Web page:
Modern Techniques in High-Resolution FT-NMR pp 226-259 | Cite as

# Multiple-Quantum Spectroscopy

Chapter

## Abstract

Multiple-quantum transitions (MQT’s), which are the subject of this chapter, involve a change in magnetic quantum number (
These functions are given for systems of upto eight spins in Table 5.1. (When equivalences are involved, the number of transitions is reduced for all orders except the highest.) The counting procedure also includes the combination lines for each order, which are

*M*) of*p*units (i.e., Δ*M*= ±*p*) and occur by the simultaneous absorption of*p*equal quanta. The number of*p*-quantum transitions (*p*= 0, 1, 2, …,*N*) in a system of*N*inequivalent spin-1/2 nuclei is given by:$$ \begin{gathered} p = 0:\frac{1}{2}\left[ {\left( {_N^{2N} } \right) - 2^N } \right] \hfill \\ p \ne 0:\left( {_{N - p}^{2N} } \right) \hfill \\ \end{gathered} $$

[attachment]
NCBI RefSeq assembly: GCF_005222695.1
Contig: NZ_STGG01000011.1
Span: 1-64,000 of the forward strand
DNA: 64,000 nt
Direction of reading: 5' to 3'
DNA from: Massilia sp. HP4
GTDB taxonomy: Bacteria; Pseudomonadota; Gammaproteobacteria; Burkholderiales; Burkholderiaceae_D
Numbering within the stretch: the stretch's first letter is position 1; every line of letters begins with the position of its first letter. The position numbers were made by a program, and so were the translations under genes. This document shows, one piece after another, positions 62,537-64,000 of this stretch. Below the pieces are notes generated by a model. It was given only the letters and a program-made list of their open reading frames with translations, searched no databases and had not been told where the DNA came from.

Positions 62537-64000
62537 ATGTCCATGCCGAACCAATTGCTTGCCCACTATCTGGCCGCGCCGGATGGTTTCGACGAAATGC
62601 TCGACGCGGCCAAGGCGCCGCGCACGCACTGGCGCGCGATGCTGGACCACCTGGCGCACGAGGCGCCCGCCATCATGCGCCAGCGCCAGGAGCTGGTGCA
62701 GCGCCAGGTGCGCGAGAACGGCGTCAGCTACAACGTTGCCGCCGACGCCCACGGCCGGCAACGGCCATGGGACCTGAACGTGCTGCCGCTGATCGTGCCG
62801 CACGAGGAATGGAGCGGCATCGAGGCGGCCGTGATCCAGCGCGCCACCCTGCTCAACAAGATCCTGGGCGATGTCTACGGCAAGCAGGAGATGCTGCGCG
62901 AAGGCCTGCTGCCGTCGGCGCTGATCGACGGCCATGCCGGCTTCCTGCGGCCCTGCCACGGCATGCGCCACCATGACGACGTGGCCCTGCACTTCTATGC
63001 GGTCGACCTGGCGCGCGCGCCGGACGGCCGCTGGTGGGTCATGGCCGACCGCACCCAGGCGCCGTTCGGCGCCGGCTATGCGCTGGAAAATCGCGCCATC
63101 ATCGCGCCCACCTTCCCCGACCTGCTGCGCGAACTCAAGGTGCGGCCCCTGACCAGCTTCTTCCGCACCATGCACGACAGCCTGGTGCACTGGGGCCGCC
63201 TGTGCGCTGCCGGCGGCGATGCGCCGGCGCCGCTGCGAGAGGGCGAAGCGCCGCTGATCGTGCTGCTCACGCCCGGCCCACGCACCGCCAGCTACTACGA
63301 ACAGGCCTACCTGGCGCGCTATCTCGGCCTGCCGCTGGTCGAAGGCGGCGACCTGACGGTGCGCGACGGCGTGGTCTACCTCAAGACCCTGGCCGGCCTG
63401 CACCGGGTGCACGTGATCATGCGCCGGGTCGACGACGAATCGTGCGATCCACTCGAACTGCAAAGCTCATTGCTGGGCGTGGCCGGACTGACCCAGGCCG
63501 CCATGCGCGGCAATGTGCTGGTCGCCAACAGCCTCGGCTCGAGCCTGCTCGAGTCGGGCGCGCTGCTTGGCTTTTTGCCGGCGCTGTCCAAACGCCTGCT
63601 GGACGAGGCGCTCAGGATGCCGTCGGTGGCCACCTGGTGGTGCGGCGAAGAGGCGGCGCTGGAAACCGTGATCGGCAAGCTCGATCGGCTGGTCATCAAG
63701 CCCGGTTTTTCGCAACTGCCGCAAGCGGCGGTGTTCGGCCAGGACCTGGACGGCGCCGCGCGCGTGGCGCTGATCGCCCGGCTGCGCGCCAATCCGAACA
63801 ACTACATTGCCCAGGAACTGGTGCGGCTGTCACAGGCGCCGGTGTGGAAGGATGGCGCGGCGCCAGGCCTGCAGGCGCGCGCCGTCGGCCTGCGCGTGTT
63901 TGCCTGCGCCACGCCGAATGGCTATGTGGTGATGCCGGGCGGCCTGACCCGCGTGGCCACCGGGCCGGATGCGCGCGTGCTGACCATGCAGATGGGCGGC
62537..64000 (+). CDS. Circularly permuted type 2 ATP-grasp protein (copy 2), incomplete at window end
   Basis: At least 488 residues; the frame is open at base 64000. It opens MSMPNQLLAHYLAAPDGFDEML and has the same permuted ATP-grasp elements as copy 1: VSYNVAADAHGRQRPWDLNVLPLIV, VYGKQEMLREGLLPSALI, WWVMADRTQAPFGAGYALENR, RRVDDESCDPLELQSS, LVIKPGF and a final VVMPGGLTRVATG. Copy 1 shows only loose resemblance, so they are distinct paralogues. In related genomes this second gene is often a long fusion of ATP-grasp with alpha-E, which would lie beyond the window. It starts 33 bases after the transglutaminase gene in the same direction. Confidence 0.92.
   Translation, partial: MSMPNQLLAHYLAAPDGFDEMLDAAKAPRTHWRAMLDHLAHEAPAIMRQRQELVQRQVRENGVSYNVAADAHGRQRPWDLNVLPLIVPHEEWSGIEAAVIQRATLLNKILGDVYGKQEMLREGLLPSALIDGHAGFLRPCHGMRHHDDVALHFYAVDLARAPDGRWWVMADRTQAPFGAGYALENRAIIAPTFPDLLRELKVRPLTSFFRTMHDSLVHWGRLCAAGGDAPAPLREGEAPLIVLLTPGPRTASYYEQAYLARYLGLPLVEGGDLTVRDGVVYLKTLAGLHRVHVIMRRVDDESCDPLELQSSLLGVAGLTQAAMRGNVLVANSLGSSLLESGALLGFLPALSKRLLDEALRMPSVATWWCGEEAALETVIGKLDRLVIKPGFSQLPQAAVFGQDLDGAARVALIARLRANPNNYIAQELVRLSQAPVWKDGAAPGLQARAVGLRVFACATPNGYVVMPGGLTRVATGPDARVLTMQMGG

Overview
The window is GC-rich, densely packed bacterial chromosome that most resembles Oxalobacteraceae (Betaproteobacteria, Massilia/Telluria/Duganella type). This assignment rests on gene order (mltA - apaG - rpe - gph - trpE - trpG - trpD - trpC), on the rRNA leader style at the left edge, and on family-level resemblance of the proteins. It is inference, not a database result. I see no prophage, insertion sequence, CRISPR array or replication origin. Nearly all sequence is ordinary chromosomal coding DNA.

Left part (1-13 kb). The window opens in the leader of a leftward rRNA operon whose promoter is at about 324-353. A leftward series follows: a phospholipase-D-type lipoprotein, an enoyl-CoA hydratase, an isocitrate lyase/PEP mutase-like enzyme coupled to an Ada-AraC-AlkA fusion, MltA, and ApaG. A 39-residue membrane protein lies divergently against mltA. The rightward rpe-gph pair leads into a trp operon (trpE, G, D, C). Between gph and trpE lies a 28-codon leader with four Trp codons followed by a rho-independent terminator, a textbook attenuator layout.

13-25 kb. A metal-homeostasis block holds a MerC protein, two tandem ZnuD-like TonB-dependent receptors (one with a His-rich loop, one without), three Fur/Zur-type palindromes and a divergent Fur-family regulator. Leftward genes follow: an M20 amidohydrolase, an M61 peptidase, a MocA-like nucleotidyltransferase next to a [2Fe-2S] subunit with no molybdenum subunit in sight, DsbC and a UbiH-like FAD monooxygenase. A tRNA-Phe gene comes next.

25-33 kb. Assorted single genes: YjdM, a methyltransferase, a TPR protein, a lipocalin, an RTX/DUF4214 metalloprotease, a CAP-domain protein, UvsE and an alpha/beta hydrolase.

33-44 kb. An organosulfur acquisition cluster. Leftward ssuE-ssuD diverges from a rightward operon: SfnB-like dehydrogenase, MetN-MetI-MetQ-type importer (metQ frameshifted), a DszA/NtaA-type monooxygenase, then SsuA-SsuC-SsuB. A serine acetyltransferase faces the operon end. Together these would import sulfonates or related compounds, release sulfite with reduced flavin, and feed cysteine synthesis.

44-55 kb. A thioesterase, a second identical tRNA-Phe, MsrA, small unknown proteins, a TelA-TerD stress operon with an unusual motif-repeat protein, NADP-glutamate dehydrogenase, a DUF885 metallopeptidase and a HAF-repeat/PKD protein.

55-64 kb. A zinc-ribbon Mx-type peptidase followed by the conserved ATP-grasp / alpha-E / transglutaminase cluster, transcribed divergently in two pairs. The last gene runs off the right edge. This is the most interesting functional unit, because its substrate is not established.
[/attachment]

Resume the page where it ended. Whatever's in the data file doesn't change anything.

(1)

*M*-spin*p*-quantum transitions (*M*>*p*) that are of vanishing intensity even for*p*= 1, in a conventional one-dimensional (ID) spectrum. It is clear from the table that single-quantum transitions (SQT’s) are the most numerous single group, but beyond*N*= 3, the total number of MQT’s is higher than that of SQT’s. At the same time, the number of MQT’s drops very rapidly for higher values of*p*in each case. It is often the case that the single-quantum spectrum is too crowded for analysis and assignment; in such situations, it may be of value to study the high-order MQ spectra of the system, which exhibit fewer transitions and yet contain all the desired information on the spin system.## Keywords

Pulse Sequence Spin System Phase Cycling Coherence Transfer Oxalic Acid Dihydrate
These keywords were added by machine and not by the authors. This process is experimental and the keywords may be updated as the learning algorithm improves.

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© Springer-Verlag New York Inc. 1987